Animal Groups in Court to Oppose Utah’s Motion to Dismiss Ag Gag LawsuitPosted on August 6, 2014
Groups Challenge Constitutionality of State Law Targeting Factory Farm Whistle-Blowers
For immediate release:
Megan Backus, ALDF
David Pearle, PETA
SALT LAKE CITY — Tomorrow, attorneys for the national nonprofits Animal Legal Defense Fund (ALDF) and People for the Ethical Treatment of Animals (PETA) will appear in court to fight Utah’s motion to dismiss the groups’ lawsuit, which challenges the constitutionality of Utah’s controversial ag gag law.
When: Thursday, August 7, 2:30pm
Where: U.S. District Court for the District of Utah.
Courtroom 7.300 (Judge Robert J. Shelby), 351 S. West Temple, Salt Lake City, UT 84101
The lawsuit is the first case ever filed to challenge the constitutionality of ag gag laws, which criminalize undercover investigations that expose the cruel treatment of animals and unsafe practices at factory farms and slaughterhouses. The plaintiffs argue that the ag gag law violates the First Amendment and the Equal Protection Clause of the U.S. Constitution and is preempted by federal law. The groups filed the federal lawsuit to overturn the statute, which criminalizes whistle-blowing investigations at factory farms and specifically targets animal advocates who expose illegal practices.
Since the lawsuit was filed, the lawsuit has received widespread support from constitutional law experts and the Association of Prosecuting Attorneys. The Center for Food Safety and the Reporters Committee for Freedom of the Press (joined by sixteen other press organizations including The Salt Lake Tribune, the National Press Photographers Association, and NPR) have filed “friend of the court” briefs in support of the groups’ historic lawsuit. The plaintiffs in the lawsuit are ALDF, PETA, the political journal CounterPunch, journalist Will Potter, Professor James McWilliams, undercover investigations consultant Daniel Hauff, blogger Jesse Fruhwirth, and Amy Meyer, the only person in the country to be prosecuted for violating an ag gag law after she filmed a live cow being dragged by a tractor at a slaughterhouse—footage she took from a public road in Draper, Utah. The charges were eventually dropped.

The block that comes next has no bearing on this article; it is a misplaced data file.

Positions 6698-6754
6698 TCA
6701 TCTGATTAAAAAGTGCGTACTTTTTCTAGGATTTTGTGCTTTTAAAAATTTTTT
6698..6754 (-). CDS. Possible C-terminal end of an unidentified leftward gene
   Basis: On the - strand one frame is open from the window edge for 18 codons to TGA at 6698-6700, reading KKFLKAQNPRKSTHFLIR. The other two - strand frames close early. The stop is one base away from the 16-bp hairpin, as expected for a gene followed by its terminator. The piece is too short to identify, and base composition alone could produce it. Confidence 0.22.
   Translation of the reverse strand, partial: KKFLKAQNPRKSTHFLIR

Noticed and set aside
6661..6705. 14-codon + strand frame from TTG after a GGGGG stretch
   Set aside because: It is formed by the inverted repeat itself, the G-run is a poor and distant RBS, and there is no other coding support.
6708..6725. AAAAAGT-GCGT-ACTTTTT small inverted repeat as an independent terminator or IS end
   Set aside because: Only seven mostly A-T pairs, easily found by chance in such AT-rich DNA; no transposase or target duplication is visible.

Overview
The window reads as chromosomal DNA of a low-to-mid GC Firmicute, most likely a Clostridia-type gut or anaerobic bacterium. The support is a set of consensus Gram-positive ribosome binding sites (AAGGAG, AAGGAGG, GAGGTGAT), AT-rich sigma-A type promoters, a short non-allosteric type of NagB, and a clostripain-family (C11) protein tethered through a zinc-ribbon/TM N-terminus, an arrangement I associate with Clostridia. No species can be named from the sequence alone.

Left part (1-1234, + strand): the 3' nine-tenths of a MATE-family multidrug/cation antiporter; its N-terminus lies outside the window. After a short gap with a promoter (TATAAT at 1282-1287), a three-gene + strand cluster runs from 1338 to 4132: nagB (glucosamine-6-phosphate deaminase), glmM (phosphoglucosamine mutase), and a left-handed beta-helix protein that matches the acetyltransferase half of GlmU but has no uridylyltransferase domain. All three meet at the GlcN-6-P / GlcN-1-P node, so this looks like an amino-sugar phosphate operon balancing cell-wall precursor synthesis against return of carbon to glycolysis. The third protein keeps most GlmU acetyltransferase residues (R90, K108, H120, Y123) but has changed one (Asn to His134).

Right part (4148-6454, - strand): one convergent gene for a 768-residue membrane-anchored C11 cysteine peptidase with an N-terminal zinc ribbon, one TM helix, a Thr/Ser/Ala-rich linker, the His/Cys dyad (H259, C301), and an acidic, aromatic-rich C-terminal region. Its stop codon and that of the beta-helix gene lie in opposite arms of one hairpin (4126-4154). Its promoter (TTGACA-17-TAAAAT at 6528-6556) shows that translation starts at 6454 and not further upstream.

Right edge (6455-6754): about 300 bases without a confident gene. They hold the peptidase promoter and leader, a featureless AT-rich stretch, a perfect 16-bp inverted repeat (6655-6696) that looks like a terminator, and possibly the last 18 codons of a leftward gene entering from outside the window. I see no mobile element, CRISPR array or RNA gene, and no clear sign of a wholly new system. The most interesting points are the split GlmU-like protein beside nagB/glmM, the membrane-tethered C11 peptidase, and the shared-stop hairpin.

“PETA has repeatedly worked with whistleblowers and law enforcement officials to root out illegal cruelty to animals on factory farms and in slaughterhouses across the country,” says PETA Foundation General Counsel Jeffrey Kerr. “We need stronger laws on the books to punish people who abuse animals, not ag gag laws that keep the abuse out of the public’s eye and punish the people who expose it.”
“The First Amendment is essential to empowering advocates and whistle-blowers to expose the cruel treatment of animals at agricultural production facilities,” says Stephen Wells, executive director of the Animal Legal Defense Fund. “Utah’s ag gag law violates the constitution by criminalizing this speech in order to shield animal abusers from public criticism.”
The Plaintiffs’ response to the state’s motion to dismiss, the original complaint, and amicus briefs are available upon request.